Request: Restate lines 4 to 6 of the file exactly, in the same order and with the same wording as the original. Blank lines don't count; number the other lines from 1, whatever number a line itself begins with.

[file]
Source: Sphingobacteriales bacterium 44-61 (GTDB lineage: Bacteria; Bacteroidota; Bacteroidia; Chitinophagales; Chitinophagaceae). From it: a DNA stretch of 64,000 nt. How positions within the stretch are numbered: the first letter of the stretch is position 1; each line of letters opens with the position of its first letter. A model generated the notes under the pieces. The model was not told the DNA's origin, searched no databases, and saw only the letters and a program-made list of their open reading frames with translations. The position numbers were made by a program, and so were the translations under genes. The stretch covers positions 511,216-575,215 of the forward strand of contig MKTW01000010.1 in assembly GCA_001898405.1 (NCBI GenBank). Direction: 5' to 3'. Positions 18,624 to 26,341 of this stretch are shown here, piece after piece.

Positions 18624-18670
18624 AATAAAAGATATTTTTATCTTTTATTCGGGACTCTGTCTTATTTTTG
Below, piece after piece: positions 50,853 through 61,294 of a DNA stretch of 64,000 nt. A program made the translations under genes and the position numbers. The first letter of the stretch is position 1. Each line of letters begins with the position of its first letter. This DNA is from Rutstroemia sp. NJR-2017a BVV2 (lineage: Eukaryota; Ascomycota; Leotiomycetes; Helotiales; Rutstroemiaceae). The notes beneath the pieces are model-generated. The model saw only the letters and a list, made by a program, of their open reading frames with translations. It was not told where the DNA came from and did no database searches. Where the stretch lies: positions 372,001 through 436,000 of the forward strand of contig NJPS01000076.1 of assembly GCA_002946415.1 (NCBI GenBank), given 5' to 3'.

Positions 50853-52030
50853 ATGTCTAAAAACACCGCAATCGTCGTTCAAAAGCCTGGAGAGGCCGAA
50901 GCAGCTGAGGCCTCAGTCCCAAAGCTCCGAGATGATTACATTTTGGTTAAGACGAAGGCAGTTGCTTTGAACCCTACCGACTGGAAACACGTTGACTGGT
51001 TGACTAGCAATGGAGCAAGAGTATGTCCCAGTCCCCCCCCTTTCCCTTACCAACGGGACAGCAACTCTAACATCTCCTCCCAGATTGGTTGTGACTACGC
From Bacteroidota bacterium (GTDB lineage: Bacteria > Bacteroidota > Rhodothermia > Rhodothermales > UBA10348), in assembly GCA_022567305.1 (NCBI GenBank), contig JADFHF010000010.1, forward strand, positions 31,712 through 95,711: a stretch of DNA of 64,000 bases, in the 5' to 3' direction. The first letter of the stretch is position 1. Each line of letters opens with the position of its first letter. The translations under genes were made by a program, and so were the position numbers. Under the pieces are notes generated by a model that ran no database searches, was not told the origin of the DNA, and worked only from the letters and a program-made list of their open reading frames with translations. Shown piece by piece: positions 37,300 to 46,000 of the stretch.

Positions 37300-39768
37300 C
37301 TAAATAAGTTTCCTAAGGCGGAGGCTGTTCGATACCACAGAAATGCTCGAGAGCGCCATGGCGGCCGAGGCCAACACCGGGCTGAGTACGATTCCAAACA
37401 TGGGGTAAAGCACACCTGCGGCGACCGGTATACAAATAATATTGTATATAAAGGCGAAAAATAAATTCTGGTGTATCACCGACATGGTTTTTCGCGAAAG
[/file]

Below, piece after piece: positions 50,853 through 61,294 of a DNA stretch of 64,000 nt. A program made the translations under genes and the position numbers. The first letter of the stretch is position 1. Each line of letters begins with the position of its first letter. This DNA is from Rutstroemia sp. NJR-2017a BVV2 (lineage: Eukaryota; Ascomycota; Leotiomycetes; Helotiales; Rutstroemiaceae). The notes beneath the pieces are model-generated. The model saw only the letters and a list, made by a program, of their open reading frames with translations. It was not told where the DNA came from and did no database searches. Where the stretch lies: positions 372,001 through 436,000 of the forward strand of contig NJPS01000076.1 of assembly GCA_002946415.1 (NCBI GenBank), given 5' to 3'.

Positions 50853-52030
50853 ATGTCTAAAAACACCGCAATCGTCGTTCAAAAGCCTGGAGAGGCCGAA